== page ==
Originally planned as a two-day conference, ‘Telling the Story of Sport’ is now a series of online workshops co-hosted by the School of Modern Languages at the University of Bristol and the Institute for Modern Langauges Research, School of Advanced Study, University of London.
Monthly workshops from September 2020 to March 2021 will explores the multiple ways in which various sports have been culturally constructed and experienced, examining the media through which sport is represented: from the national press, often credited for allowing the development of mass spectatorship sport in nineteenth-century Europe, to the new broadcast and social media, which offer new forms of personal investment in the story of sport, via the advent of radio and television. But it also studies the creative practices that have sought to capture the experience of sport. Sport has been celebrated and served as the narrative focus in film, literature, song, and theatre, among other genres. Sports themselves and the men and women who play them have inspired eulogies, offered cautionary tales, or served to draw the reader’s attention to a range of social ills from racism to doping. ‘Telling the Story of Sport’ is a forum in which individual scholars will contextualise their research and offer a fuller understanding of the phenomenon of sporting narrative practices across a range of national cultures and media.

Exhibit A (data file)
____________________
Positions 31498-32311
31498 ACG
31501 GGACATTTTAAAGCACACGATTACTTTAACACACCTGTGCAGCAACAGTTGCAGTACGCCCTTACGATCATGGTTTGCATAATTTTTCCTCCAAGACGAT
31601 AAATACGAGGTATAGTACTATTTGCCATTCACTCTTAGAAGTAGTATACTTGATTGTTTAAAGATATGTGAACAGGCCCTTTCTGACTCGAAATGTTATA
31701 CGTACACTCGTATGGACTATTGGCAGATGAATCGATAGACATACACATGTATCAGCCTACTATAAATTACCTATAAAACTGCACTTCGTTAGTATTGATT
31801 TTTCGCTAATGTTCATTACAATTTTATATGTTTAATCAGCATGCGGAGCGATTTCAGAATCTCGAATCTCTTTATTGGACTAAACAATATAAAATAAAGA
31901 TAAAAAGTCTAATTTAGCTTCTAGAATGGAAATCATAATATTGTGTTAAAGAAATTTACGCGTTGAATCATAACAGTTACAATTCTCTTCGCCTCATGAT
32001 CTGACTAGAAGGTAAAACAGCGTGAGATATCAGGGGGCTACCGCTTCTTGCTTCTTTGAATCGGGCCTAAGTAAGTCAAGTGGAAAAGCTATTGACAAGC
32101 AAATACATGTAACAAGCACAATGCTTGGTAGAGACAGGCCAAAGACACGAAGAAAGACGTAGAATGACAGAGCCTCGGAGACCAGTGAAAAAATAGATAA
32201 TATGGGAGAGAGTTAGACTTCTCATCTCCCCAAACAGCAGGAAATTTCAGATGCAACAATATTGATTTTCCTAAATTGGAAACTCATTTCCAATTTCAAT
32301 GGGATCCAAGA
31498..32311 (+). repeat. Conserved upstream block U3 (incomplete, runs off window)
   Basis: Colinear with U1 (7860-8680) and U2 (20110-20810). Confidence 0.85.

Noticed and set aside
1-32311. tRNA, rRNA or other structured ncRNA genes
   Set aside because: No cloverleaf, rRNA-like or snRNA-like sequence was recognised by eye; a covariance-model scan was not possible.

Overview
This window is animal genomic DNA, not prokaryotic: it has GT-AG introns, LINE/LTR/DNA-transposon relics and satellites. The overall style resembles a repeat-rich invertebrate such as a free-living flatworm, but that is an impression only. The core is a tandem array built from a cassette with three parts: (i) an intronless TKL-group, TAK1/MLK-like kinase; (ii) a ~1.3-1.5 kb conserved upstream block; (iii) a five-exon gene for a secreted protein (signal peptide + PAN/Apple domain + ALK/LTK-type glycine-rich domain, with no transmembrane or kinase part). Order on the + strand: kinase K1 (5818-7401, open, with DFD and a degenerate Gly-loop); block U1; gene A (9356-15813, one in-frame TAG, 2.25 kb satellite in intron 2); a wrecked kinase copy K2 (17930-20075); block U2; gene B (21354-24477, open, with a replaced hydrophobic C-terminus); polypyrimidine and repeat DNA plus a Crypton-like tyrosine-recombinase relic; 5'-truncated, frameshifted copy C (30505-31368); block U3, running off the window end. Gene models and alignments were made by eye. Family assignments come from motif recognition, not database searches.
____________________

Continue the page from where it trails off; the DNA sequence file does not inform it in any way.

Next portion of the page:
The first workshop, 'Exploring the role of sports journalism', takes place on Monday 21 September at 18.00 GMT.
‘Transnationalism and the “idea of sport” in the work of Willy Meisl, “King of the Sports Journalists” ’, Jon Hughes (Royal Holloway, University of London)
‘« Entre journalisme et littérature sur 7 500 signes »: Lance Armstrong and suiveur reporting in Libération, 1999-2013’, Hugh Dauncey (Newcastle University) and Ruadhán Cooke (NUI Galway).
‘ “The world was shown that a country called Colombia exists”: press narratives of nation around Colombia’s first appearance in the World Cup in Chile 1962’, Peter Watson (University of Leeds)
Attendance is free, but registration is mandatory. Please use your professional/institutional email address when registering at https://www.eventbrite.co.uk/e/telling-the-story-of-sport-workshop-1-exploring-the-role-of.... A link to the workshop will be emailed to you by the end of the preceding week. For further details, email Professor Martin Hurcombe (email@example.com).